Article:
CLEAN Teleconference Call December 19, 2017

[reuse info]
Provenance: Daniela Pennycook, University of Colorado at Boulder
Reuse: This item is in the public domain and maybe reused freely without restriction.

High School Students' Climate Literacy through Epistemology of Scientific Modeling

Abstract: Climate education efforts in formal learning environments have traditionally emphasized students' conceptual understanding about climate concepts. These efforts have been successful in developing students' factual knowledge about the phenomenon (i.e. they know that Earth's average global temperatures have shown an increase). However, students still often do not describe causation (why the temperatures are increasing) and/or correlation (describing what other factors might influence global temperatures) in their explanations about changing climate. Through a recently funded 4-year, mixed-methods, design-based NSF project, we aim to engage students in learning about climate systems by developing their epistemic understanding about climate science, particularly climate modeling. We do so by using a simple global climate model toolkit called EzGCM and by emphasizing that as students explore the fundamentals of Earth's changing climate, they engage in epistemological reasoning through the use of EzGCM. In our presentation, we will share more information about the objectives and scope of the project, the pilot program with Lincoln Public Schools to use EzGCM in secondary science classrooms, and project research on intended outcomes regarding students' learning and understanding.


Dr. Cory Forbes is an Associate Professor of Science Education in the UNL School of Natural Resources and College of Education and Human Sciences and Director of the National Collaborative for Food, Energy, & Water Education. Forbes holds a B.S. in Ecology and M.S. in Science Education from the University of Kansas and an M.S. in Natural Resources and Ph.D. in Science Education from the University of Michigan. His teaching and research efforts focus on STEM education and education research in K-16 contexts, with a particular emphasis on teaching and learning about food, energy, and water. He directs multiple externally-funded projects involving STEM curriculum development, assessment design and testing, professional development for K-12 STEM teachers and postsecondary STEM faculty, and classroom-based research on STEM teaching and learning that are based in regional, national, and international partnerships with education researchers, STEM faculty, K-12 teachers, and stakeholders. Over the past 10 years, he has secured over $3.5M in external funding and led eight externally-funded research and development projects, contributed to 40+ publications and over 90 conference presentations, mentored 15 graduate students, taught 350+ preservice teachers, 150+ practicing teachers, and 500+ undergraduate students, and impacted thousands of K-12 students. In 2014, Forbes was awarded the Early Career Research Award by the National Association for Research in Science Teaching.

Dr. Devarati Bhattacharya is a K-16 STEM Education Postdoctoral Fellow at the School of Natural Resources at the University of Nebraska. Her work focuses on advancing the understanding of the Anthropocene among teachers through STEM curriculum, teacher education and professional development, and education research. Bhattacharya recently completed her Ph.D. in science education, building upon her background in environmental science and ecology. These projects paved the way for her doctoral work with the STEM Education Center at the University of Minnesota. Focused on secondary science teachers' conceptual understanding of global climate change, this work revealed the importance of epistemological reasoning and that the development of conceptual understanding by itself was not sufficient for understanding a complex natural phenomenon like global climate change. In addition to her work in climate literacy, she has significant experience and expertise with STEM curriculum development and teacher professional development, both of which were crucial elements of multiple scientist-educator partnership projects to which she has contributed. Advancing this experience under the mentorship of Dr. Cory Forbes at the University of Nebraska-Lincoln, Bhattacharya is working to engage students in scientific modeling to foster their conceptual and epistemological understanding about the Earth's climate.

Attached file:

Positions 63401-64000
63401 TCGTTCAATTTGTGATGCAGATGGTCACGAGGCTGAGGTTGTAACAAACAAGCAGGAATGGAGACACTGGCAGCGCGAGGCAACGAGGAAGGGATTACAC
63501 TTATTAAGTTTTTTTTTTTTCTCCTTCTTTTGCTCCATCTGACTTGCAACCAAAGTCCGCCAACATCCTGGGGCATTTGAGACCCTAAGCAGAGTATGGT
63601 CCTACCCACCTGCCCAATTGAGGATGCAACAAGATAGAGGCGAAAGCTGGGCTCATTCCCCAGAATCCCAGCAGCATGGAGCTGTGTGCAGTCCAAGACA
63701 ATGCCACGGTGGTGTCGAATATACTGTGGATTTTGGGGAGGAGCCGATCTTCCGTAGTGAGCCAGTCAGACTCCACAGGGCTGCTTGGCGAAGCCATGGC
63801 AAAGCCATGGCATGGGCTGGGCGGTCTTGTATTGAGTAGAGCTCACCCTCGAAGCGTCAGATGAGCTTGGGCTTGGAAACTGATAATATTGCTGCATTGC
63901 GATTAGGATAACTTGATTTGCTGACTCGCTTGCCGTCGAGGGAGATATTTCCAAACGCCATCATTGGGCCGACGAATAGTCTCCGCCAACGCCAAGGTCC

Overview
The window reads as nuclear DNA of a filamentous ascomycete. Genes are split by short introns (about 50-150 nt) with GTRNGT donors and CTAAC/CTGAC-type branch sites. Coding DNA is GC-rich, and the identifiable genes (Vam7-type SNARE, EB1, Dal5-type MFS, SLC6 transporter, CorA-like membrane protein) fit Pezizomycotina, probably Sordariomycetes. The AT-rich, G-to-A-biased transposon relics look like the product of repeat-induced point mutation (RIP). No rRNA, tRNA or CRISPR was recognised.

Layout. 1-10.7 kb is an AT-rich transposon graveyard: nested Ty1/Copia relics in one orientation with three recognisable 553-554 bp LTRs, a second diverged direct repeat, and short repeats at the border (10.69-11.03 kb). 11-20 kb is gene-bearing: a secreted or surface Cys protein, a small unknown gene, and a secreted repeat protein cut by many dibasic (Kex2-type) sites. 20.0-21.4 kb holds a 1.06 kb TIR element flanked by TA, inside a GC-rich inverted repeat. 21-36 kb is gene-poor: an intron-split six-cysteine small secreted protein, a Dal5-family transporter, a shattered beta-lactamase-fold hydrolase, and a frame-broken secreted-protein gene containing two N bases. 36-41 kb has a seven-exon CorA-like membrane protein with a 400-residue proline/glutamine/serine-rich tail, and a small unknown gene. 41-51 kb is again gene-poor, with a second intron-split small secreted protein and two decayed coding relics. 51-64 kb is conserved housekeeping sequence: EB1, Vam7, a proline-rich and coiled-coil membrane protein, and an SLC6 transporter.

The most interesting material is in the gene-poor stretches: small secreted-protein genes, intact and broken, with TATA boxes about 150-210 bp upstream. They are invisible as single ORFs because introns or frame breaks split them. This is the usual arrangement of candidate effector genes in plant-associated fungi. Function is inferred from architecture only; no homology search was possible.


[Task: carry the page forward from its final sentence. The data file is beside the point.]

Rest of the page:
Dr. Mark Chandler is a climate scientist at Columbia University and a member of NASA's global climate modeling and analysis team at the Goddard Institute for Space Studies (GISS) in New York. In his research he uses computer climate models to study Earth's past and future climates, with a focus on extreme climates in Earth history. His projects span a wide range of climate study from the effects of future climate change on Earth to the search for habitable planets in other solar systems. Dr. Chandler is also director of the Educational Global Climate Modeling project (EdGCM), a program that develops computational tools to make NASA's global climate models more accessible to educators and students. EdGCM software is used in over 200 institutions worldwide, including at universities, museums and in online courses. In the past decade he has taught dozens of professional development workshops, helping instruct over one thousand K-12 teachers about climate modeling. Dr. Chandler has been a principal investigator on more than 20 awards from NASA, NSF, NOAA, and USGS and he is a co-founder of the Center for Climate Systems Research a cooperative program between Columbia University and NASA/GISS since 1993.

Email list archive Join the CLEAN Network

Recent and upcoming CLEAN Network telecon topics and speakers »

Return to the CLEAN Network home page »

CLEAN CollectionTeaching about Climate and Energy